A Tale of Two Columns



So here's the gist of Berkeley Daily Planet columnist Jesse Douglas Allen-Taylor's latest bit of Dellums defense: I've never been shy about airing my own criticisms of the mayor (hah!), but at least he's not a nasty, kneecapping, vindictive ratfucker like Ignacio De la Fuente. Case in point: Nacho's attempt to tweak the rules on city councilmembers' discretionary budgets, in order to allegedly deprive Councilwoman Desley Brooks' free summer Arroyo Viejo Park concerts of public funding. It's no secret that De la Fuente and Brooks loathe one another, and De la Fuente tried to gut those free concerts out of pure spite. Last election, the choice was between Dellums and De la Fuente, and even if you don't care for the incumbent, this latest little move shows what Oakland could have been stuck with if St. Ron hadn't descended from the heavens.

We don't know the whole story, of course. But we know Nacho's perfectly capable of something like this. Just as we know, and said so in 2005, that he'd be ten times the mayor Dellums is. Still, we thought while reading the column, Allen-Taylor had a point: Dellums may be a lot of things, but he doesn't strike us as petty and vindictive.

Enter Chip Johnson, whose column this morning accuses Dellums of being, you guessed it, petty and vindictive. Here's his story: Back in October, a relative of Assistant City Administrator Anne Campbell Washington came to a City Council meeting and criticized a Dellums appointee to the city's Housing Authority Commission. Just before the old woman spoke, Campbell walked up and hugged her. From that moment on, her career in Oakland was over. Dellums' staff started a "whisper campaign" against Campbell, culminating in news that she had once served as Jerry Brown's chief of staff, the apparent pinnacle of disloyalty. Her position was eliminated as part of a retroactive budget measure, but you just know it was payback for one little hug.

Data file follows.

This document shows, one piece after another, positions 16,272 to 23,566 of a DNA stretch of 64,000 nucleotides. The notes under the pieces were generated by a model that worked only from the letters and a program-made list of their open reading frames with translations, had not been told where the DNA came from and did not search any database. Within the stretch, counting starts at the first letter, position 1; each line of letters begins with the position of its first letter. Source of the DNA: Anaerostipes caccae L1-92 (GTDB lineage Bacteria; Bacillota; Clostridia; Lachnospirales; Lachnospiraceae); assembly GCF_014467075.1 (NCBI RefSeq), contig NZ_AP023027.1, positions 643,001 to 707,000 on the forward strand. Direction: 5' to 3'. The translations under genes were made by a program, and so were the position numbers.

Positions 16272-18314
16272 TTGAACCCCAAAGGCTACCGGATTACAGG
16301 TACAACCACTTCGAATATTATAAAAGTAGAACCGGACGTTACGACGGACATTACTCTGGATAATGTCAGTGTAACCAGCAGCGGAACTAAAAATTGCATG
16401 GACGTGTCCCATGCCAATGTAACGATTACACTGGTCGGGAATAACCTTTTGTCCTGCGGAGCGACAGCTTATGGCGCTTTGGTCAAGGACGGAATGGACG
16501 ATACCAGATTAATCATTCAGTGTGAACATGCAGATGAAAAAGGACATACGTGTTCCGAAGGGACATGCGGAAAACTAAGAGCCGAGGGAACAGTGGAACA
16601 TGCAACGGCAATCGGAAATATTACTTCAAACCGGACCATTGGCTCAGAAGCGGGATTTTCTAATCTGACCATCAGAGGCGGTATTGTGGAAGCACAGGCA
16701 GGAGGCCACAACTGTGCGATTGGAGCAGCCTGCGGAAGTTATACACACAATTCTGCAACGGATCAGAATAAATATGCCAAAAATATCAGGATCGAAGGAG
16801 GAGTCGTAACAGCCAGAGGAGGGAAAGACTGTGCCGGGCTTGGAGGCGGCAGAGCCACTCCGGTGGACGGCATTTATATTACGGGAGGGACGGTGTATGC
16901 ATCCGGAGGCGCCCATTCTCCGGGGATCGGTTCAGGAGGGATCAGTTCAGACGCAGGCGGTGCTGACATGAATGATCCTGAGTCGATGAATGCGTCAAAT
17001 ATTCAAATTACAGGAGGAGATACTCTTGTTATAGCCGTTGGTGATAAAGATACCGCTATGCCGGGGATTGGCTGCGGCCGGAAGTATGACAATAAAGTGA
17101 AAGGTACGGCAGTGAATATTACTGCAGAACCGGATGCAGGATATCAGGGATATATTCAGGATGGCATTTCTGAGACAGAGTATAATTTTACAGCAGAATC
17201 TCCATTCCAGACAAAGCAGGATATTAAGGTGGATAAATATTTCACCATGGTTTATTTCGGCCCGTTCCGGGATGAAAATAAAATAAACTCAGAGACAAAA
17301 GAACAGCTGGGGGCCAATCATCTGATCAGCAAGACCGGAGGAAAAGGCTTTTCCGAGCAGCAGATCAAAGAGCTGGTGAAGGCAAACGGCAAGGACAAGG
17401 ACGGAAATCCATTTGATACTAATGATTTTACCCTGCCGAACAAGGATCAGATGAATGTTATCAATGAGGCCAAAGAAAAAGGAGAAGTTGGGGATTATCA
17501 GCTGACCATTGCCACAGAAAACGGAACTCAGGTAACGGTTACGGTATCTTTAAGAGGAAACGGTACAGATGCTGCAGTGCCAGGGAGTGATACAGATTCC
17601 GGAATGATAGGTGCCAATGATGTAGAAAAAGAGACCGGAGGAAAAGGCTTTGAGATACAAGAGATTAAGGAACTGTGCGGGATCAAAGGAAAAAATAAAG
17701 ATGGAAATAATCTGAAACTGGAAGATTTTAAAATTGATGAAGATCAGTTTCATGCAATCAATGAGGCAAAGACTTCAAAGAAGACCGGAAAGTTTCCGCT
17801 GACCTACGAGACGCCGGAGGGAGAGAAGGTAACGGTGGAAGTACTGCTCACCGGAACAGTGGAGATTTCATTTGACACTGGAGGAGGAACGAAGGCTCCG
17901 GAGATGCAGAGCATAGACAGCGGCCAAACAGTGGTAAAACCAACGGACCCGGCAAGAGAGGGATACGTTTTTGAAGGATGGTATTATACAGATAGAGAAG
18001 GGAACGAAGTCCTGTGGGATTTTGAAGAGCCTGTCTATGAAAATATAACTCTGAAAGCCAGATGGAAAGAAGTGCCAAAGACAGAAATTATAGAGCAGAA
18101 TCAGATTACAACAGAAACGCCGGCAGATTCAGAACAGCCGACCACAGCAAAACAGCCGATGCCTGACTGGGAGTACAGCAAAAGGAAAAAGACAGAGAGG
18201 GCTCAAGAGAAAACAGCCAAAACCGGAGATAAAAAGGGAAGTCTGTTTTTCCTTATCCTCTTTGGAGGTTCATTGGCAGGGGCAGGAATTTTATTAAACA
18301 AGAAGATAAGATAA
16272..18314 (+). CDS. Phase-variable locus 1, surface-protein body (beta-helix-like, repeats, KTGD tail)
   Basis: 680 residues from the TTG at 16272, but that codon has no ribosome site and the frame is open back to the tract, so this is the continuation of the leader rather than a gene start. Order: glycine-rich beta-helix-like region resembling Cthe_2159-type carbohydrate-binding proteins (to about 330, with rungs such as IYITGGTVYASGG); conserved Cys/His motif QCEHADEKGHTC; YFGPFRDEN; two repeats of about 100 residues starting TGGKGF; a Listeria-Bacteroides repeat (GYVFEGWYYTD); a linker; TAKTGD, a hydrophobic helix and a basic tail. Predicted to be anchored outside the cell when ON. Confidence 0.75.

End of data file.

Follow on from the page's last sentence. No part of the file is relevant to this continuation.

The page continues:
Well, maybe. There are a lot of holes in Johnson's story; not only is every single source unidentified, but so are the Dellums staffers who organized this "whisper campaign." At times, Johnson's effort to accuse the Dellums office of malfeasance without naming anyone gets fairly ridiculous: "the powers-that-be inside the mayor's office had already decided that she had to go." The powers-that-be? This ain't the X-files, Chip. If you're gonna accuse the Dellums administration of something this specific, it would help to have at least one named source or one named mayoral aide.

It's a real shame, because Johnson ends his piece with an excellent point. Dellums has been an abject failure as mayor, but as long as no one on the City Council is willing to say so, he won't feel enough heat to change his ways. He can go on screwing up the city with his laziness, paranoia, mistrust of the public, and narcissism, and no one with any real power will call him on it.

"If an elected official, one Oakland elected official, won't stand up and tell the public the truth about the bizarre events in local government, it will continue until Dellums' term is finished," Johnson concludes. "That's unacceptable."

How true. And how sad that Johnson undermined this point with a story too thin to pass muster.